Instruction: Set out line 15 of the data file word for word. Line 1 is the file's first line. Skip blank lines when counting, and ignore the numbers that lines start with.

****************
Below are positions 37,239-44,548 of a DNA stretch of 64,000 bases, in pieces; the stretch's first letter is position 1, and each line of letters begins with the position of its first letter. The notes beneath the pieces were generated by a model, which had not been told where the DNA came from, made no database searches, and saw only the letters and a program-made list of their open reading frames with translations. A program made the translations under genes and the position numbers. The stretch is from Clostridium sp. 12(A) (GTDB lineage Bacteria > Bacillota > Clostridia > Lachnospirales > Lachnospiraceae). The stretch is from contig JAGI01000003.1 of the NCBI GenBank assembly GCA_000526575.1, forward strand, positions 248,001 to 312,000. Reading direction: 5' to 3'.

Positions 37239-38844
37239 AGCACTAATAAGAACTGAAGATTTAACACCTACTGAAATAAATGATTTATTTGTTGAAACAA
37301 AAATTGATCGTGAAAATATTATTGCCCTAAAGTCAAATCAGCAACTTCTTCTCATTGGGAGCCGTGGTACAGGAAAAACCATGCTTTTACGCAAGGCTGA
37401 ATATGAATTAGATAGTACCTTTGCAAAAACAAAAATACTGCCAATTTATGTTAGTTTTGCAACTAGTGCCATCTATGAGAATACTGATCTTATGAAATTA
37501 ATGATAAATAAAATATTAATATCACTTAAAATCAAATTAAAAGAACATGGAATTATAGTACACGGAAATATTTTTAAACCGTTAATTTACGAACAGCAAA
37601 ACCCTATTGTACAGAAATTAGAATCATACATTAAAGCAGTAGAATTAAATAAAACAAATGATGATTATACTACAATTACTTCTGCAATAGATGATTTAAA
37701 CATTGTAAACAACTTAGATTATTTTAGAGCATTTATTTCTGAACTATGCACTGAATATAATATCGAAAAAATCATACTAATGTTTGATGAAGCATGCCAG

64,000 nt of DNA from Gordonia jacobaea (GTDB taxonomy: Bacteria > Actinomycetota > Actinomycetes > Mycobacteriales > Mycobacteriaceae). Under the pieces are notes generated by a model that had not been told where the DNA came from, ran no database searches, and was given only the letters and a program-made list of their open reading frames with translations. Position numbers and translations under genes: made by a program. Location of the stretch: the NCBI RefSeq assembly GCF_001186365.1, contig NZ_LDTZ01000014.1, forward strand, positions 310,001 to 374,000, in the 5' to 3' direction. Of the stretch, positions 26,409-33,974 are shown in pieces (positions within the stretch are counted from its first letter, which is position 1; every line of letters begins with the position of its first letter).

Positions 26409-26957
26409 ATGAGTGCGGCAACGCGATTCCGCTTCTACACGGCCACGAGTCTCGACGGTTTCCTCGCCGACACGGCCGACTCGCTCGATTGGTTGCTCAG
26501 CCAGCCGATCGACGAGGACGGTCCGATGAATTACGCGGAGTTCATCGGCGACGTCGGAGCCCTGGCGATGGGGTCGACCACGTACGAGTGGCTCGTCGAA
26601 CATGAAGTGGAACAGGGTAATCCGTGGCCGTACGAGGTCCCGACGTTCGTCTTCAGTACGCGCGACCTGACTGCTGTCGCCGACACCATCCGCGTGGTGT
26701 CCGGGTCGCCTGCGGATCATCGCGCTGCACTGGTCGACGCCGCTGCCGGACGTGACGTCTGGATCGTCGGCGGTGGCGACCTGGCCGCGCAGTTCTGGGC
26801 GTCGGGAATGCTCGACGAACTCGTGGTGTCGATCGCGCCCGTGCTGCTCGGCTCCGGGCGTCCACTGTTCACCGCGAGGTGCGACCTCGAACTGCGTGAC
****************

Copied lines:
26801 GTCGGGAATGCTCGACGAACTCGTGGTGTCGATCGCGCCCGTGCTGCTCGGCTCCGGGCGTCCACTGTTCACCGCGAGGTGCGACCTCGAACTGCGTGAC